Well, we’ve finally hit that point. With the release of Batman: Arkham City, the ultimate game experience revolving around the Dark Knight is finally here. Players can literally fly around for hours, busting the heads of criminals and using a number of utility belt gadgets to get around. But Batman’s rise to infamous gaming glory wasn’t always easy.
Over the years, we’ve seen some terrific Batman games, along with some really lousy ones that we’d rather forget about. Here now is a recap of the most noticeable games we’ve seen. Word of warning: we include some really lousy ones here, but let’s not forget the awesome ones either.
Off to a Good Start
Following up on Tim Burton’s 1989 Batman film, Sunsoft released a superb NES title based on the same license, even if it went in a completely different direction as far as level structure went. Rather than battling familiar foes from the film (aside from the Joker, obviously), the game pits you against devastating traps and a number of enemies, including gun-toting soldiers, ninjas, and robots. Despite the unique direction, the game defined just what a movie-licensed game should be. Too bad Acclaim didn’t listen with its Total Recall release. Ouch.
Equally noteworthy was the Batman game for Sega Genesis. It was more of a mainstream, side-scrolling action game than what the NES game offered, but it was still very good. Initially, Sunsoft wasn’t going to release it due to licensing issues, but it managed to clear them up in time for a summer 1990 release.
Sunsoft followed up on these games in 1991 with Batman: Return of the Joker, which introduced an interesting new style of gameplay, with Batman shooting a variety of guns from a wrist holster, rather than using traditional weapons. The NES version featured some very impressive visuals (for the time, anyway), though the controls left something to be desired. Still, that game turned out to be better than the Genesis version, which was terrible.
Konami took over the Batman franchise in 1992 with the release of Batman Returns, which was once again based on a Tim Burton film. The NES version was pretty forgettable, a side-scrolling beat-em-up with minimal visuals and bland gameplay. However, the SNES version proved to be a real powerhouse, featuring authentic Danny Elfman-style music, terrific gameplay (think Final Fight with Batman’s utilities), and superb visuals that mimicked the look of the film.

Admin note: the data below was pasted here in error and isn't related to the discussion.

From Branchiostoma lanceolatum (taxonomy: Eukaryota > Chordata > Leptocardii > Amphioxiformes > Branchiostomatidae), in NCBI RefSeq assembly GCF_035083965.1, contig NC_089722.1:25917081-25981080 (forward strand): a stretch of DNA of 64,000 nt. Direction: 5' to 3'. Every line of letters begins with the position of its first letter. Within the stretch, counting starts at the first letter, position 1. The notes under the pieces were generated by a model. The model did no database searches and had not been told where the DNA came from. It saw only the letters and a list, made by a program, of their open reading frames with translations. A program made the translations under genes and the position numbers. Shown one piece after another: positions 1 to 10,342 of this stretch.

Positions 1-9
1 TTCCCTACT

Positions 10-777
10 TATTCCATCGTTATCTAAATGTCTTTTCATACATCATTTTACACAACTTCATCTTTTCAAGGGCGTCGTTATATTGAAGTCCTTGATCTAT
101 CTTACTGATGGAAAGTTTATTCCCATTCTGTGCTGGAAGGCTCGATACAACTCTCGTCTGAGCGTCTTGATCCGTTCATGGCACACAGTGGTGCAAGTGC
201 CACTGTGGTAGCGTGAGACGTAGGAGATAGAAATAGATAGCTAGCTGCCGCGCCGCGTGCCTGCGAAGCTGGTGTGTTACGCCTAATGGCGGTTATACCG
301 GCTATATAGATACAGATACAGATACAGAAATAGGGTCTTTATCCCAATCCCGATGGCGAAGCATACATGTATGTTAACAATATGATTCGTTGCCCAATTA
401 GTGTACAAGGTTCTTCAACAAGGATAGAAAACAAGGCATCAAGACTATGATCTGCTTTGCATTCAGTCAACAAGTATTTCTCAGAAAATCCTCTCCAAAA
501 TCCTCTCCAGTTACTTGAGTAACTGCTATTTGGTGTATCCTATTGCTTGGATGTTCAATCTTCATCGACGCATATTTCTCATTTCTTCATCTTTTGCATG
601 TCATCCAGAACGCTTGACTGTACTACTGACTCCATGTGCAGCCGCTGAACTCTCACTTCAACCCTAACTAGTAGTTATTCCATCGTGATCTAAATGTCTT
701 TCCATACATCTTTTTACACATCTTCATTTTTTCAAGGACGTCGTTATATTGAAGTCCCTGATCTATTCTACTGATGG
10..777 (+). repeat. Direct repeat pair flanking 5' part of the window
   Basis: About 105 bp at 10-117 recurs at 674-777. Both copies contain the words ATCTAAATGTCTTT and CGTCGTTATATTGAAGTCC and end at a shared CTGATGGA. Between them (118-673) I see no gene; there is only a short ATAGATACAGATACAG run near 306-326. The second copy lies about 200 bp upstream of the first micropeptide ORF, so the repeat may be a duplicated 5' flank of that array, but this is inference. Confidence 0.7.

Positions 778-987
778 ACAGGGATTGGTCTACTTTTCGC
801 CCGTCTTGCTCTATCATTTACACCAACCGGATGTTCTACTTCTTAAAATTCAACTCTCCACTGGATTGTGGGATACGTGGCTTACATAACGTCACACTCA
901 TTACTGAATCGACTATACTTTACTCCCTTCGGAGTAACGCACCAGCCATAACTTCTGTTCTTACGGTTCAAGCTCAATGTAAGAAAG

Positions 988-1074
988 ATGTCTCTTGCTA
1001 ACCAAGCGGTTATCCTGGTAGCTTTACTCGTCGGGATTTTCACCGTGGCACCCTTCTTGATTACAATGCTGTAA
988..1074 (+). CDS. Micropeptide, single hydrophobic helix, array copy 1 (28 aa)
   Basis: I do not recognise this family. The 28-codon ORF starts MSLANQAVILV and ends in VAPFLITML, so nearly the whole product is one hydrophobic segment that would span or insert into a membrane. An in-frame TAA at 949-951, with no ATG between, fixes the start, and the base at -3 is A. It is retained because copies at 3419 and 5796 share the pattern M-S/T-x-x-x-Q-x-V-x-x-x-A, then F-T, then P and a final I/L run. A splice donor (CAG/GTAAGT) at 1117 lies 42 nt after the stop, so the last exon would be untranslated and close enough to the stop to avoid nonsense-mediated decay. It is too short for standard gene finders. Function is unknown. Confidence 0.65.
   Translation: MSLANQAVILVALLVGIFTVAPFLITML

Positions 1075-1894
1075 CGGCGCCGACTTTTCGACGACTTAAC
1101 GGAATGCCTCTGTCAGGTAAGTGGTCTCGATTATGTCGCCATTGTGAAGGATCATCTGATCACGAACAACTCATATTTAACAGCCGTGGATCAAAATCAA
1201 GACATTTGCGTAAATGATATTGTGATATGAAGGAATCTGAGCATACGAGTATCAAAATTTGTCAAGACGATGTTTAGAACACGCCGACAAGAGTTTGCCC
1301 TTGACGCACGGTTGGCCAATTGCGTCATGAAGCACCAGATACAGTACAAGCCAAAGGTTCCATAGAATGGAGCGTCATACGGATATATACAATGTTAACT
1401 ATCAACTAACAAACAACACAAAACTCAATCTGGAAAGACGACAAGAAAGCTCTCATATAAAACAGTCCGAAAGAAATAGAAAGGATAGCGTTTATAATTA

Sega also produced various games based on the Batman Returns franchise, including versions for Sega CD, Genesis, and Game Gear. They were mere side-scrolling efforts at best, barely able to keep up with the superb SNES game.
Konami then produced a quality SNES effort based on the Adventures of Batman and Robin series, featuring levels based around episodes from the TV show. It was a remarkable effort, with terrific side-scrolling action and exquisite design. It surely outperformed the Sega Genesis version, produced by Sega. That game was trying to be a side-scrolling shooter, ala Gunstar Heroes, but was way too difficult for its own good.
The Downward Slide
When Acclaim snagged the rights to the next Batman Forever movie, things took a turn for the nasty – kind of like the film series itself, actually. The game, which came out for SNES and Genesis in 1995, was a frustrating side-scrolling game with too many gameplay problems and poor stage design. Worse yet, the motion capture was so laughably bad, it made Mortal Kombat look classic by comparison. The company did slightly improve on matters with an arcade edition of the game (which also came out for Saturn and PlayStation), but relied more on over-the-top action than functional gameplay.
Batman & Robin didn’t fare much better when Acclaim released it one year after the awful film’s release on PlayStation. Relying on an ancient 3D engine, poor controls, and a lackluster story, the game went nowhere fast. It was better off staying…on ice?